Australian Video Art Archive

Gary Willis


‘…and the Leopard Looked like ME!’ – Play for You

00:25:00 1979-1981

The question concerning ‘what does this work has to offer its audiences now’ requires a little background, since the work itself was often misunderstood in its own time.   Now, late 2008 almost thirty years after it was produced, its aesthetic has been eclipsed.  The Leopard was produced in the awareness of Joseph Beuys’ 1974 performance piece Coyote (I like America, America likes Me), and is best understood in light of Jean Cocteau’s Le Sang d’un Poet, that is a psychedelic/surrealist work which now speaks of a time passed.

During late 1978 - early 1979, I lived in the Chelsea Hotel in Manhattan immersing myself in the downtown post-punk art/performance culture of the time.

I spent my days visiting artists and galleries.  My interests included performance-based artists and theorists such as Richard Forman, Sam Shepard, Patti Smith, Lucy Lippard. During this time I met John Cage, Andy Warhol and Twyla Tharp and became interested in artists such as Samo/Jean-Michel Basquiat, Rene Ricard and Jenny Holtzer. My nights were spent in the down town clubs such as  the Mudd, CB-GB’s, Max’s Kansas City, seeing artists such Nico and John Cale from the Velvet Underground, The Cramps, Wendy ‘O’ and The Plasmatics.     

During this time the Sex Pistols were also living at the Chelsea Hotel.  Sid Vicious committed suicide after having killed Nancy in their room.  One night I came a cross a pair of text-based posters, anonymously pasted around the back streets of Tribecca, which seemed to name the day; ‘Timidity is laughable’; ‘People go crazy if they are too sensitive’; Happiness is an out-moded idea’;Playing it safe can cause a lot of damage’; ‘Anger can be a motivating force’; ‘Killing is unavoidable but nothing to be proud of’; ‘Abuse of power should come as no surprise’; ‘Morals are for little people’ etc. etc.  I later found these posters were the work of Jenny Holtzer (Truisms – 1978).

The hard-edged experience of post-punk New York stood in direct contrast to my experiences in the Zen and Buddhist monasteries of Japan and Thailand two years earlier.  My way of dealing with the New York experience was to give myself into the present - whatever that entailed.  Drugs played an active part in the sub-culture of the times.  Aids followed in the aftermath of the period.

The inspiration for The Leopard was a hallucinogenically induced visionary experience, which seemed so lucid and prophetic at the time that it was easily transcribed.  It obliged was a dangerous performative act which walked a fine line between two forms of death; the spiritual death of playing safe and the sudden death of becoming prey to a predatory culture.  It presents the transformation of ‘one who thinks they know’ (the ringmaster) into ‘one who knows they do not know’ (the leopard).

In essence the work is an ‘everyman play’ wherein the ringmaster, within his hood of question, stands-in for everyman, whilst the leopard stands only for himself.    Within the terms of the original vision the role of the ringmaster naturally fell to me, although I was a stand-in for ‘everyman’, that is you.  In this sense the work is ‘A Play for You’ where you become the leopard, ‘…and the Leopard looked like Me!’  Within the terms of the original it was clear that there was only one person I knew who was capable of the role of ‘the Leopard’, this was the American performance artist Richard Boulez who was living in Melbourne at the time.  It is perhaps important to understand that I did not know Richard very well at the time.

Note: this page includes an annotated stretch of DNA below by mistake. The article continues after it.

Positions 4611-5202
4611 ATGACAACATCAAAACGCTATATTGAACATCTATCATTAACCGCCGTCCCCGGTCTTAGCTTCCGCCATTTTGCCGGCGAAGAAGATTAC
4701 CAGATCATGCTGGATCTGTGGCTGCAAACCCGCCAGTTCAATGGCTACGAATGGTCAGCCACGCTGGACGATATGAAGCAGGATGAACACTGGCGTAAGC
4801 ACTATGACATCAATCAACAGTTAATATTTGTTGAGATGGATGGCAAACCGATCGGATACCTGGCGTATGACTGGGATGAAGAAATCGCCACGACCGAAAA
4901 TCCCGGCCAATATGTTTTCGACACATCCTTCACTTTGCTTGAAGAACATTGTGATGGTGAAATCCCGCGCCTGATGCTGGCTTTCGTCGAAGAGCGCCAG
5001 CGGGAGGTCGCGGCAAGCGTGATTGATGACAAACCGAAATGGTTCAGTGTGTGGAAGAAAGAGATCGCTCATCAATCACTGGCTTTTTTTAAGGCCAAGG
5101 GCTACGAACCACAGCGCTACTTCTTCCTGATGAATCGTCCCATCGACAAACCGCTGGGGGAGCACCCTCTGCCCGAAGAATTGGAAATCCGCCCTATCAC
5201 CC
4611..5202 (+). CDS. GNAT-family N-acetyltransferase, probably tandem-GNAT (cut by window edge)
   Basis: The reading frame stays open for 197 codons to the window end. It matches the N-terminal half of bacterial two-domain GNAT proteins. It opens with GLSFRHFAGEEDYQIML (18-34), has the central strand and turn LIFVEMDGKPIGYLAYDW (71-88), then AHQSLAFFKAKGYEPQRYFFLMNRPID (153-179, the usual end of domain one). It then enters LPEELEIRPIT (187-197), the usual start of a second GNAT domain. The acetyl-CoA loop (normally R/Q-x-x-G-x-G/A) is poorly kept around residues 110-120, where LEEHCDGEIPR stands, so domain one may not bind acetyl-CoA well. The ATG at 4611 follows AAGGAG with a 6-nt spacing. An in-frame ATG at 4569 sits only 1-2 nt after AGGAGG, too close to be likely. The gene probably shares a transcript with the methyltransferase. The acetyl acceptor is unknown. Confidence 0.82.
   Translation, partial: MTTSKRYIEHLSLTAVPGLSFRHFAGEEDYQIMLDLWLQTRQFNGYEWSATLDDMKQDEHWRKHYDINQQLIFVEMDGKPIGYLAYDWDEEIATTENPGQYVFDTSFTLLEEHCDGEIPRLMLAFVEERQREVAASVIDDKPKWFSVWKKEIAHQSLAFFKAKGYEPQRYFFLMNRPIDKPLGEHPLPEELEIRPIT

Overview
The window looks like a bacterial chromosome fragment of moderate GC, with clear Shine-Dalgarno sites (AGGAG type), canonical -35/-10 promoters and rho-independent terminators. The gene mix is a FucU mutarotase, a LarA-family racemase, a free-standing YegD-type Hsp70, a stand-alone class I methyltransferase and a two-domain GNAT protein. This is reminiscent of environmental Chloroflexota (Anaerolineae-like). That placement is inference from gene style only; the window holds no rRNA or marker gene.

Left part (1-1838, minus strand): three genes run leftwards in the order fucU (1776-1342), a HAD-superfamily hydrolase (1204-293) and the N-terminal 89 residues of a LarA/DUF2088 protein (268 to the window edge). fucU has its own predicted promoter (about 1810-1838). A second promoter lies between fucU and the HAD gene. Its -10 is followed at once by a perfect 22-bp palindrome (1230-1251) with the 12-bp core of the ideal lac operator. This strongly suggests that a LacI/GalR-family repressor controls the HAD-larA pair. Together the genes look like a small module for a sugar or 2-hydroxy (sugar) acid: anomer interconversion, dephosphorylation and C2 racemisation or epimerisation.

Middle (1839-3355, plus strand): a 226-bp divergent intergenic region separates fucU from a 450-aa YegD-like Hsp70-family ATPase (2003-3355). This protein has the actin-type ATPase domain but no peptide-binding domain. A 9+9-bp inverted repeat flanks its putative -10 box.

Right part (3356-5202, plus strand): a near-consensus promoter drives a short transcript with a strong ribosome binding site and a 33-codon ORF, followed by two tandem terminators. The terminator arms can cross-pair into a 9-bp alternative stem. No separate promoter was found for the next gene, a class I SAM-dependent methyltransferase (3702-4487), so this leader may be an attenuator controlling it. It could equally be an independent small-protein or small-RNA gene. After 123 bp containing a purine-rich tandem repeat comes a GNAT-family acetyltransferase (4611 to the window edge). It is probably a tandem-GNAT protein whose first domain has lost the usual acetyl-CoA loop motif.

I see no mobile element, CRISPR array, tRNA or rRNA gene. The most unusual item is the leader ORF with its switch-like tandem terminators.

The music for this work is an original score by Paul Grabowski.  The work was in rehearsal for 9 months prior to its first performance.  The different actions/scenes were called by megaphone; the actions were performed at risk of life and limb.   Although the structure of its conception was exact, its performance was volatile, dangerous and sometimes bloodied.  It was first performed live in the Adelaide Fringe Club at 3.30 am, for the ‘Adelaide Festival of the Arts’ in 1980 and the following year for the ‘ACT #2 Performance Festival’ in Canberra. 

This video was produced with funding from Australian Film Commission, although the funding was awarded to produce test footage for the final work, it quickly became obvious that performance art is very different practice to film or acting.  The interpersonal dynamic which had been built up in the 9 months of rehearsal prior to its first performance had begun to dissipating; Richard Boulez had already moved to Sydney where he was working as a bondage and discipline master.  The performative action was filmed in one take at Open Chanel Studios by Robert Randall and Frank Bendinelli in 1981.

The video is not to be confused with the live performance.  The objective of the video was not to film a live performance, but to present the mythic structure of the work’s original conception as a video experience.  The performance was scripted footage and faded in and out of a pre-recorded single-take video synthesis work, performed by myself on the Spectron video synthesizer in the music department at La Trobe University in 1981. 

This video was shown in the 1982 ‘Nu-View’ new wave video screenings at the AFI Cinema in Melbourne, the ‘TV Taboo’ program with 1982 Sydney Biennale; the 1982 Festival of Experimental Film and Video at the Allerbammer Halle in Munich, the 1982 ‘Continuum’ exhibition of Australian Art in Tokyo. 

 - Gary Willis

DVD available